Organizations are facing rising customer needs. Customers demand 24/7 customer support and they have an increasing need for self-service. To fulfill these needs it becomes a necessity to keep up withthe emergence of new sales and marketing channels. We understand that the rise of all those new channels such as web 3.0 channels or social commerce offers new challenges because the amount ofdata is increasing significantly.

However, all this data also enables you to offer omnichannel hyper-personalized experiences, if used correctly. A tool that enables real-time, personalized customer experience is the Customer DataPlatform (CDP). This can be seen as an open platform that stores all customer data and behavior into to single profile.

A Customer Data Platform should not be confused with a classical Customer Relationship Management (CRM) system, where you also store customer data; the difference between those systems is the type of data your store in it, but it also has a different purpose, architectural build-up, and set of functionalities.

In a CRM, you typically keep a record of your customer with information such as name, address, email, and, based on the type of CRM, actions like a purchase or service-related information. In aCDP, you store everything a customer does, offline and online. In other words, you get insights into all touchpoints that generate or store customer data or event-related customer data. For example, page visits, clicks, loyalty transactions, store visits, logins, etc. The possibilities are endless.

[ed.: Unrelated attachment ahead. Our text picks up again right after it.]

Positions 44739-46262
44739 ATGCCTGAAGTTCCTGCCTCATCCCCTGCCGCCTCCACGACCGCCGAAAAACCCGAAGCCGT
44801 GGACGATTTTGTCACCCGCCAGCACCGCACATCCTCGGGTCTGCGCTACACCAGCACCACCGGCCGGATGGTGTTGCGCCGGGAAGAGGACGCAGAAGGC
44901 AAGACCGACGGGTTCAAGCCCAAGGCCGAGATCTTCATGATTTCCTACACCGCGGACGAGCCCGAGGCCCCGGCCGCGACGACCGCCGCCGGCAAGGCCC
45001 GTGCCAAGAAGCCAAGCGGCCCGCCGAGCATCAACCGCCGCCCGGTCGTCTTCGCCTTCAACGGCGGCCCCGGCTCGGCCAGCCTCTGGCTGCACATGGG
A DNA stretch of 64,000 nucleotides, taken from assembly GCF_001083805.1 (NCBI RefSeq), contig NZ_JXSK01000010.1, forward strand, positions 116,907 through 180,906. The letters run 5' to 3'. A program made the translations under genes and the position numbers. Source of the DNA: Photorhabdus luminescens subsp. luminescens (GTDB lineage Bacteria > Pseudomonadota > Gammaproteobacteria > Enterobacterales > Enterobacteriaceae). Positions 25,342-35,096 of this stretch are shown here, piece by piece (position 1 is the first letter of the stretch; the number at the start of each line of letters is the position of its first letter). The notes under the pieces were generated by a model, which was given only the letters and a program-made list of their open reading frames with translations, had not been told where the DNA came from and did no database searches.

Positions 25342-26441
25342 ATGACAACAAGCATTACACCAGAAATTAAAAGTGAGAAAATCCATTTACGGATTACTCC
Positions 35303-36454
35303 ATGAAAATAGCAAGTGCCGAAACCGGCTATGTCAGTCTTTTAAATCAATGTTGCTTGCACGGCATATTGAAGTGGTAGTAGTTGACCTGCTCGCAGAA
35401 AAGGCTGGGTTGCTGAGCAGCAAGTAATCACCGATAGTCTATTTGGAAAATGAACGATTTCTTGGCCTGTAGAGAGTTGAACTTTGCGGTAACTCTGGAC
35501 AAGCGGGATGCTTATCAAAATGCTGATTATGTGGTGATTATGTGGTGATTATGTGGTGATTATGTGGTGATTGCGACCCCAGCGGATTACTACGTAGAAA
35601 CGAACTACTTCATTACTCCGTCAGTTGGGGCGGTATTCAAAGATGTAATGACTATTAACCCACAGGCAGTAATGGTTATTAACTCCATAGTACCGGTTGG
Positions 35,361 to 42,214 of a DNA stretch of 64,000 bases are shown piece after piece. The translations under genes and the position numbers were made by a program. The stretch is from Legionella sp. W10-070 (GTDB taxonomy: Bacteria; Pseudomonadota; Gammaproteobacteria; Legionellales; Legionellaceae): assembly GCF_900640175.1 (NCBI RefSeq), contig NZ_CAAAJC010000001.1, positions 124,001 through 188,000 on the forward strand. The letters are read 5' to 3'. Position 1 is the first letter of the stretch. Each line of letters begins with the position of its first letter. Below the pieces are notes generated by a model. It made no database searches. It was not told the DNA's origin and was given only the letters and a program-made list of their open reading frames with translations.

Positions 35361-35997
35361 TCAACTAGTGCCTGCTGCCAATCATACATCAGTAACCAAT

There are different versions of a CDP in the market, all with their minor differences, but they are open platforms that can connect to any type of data source to obtain its data, stitch it based on unique identifiers, and then combine it into one profile (and this time for real). CDP platforms usually differ in factors such as: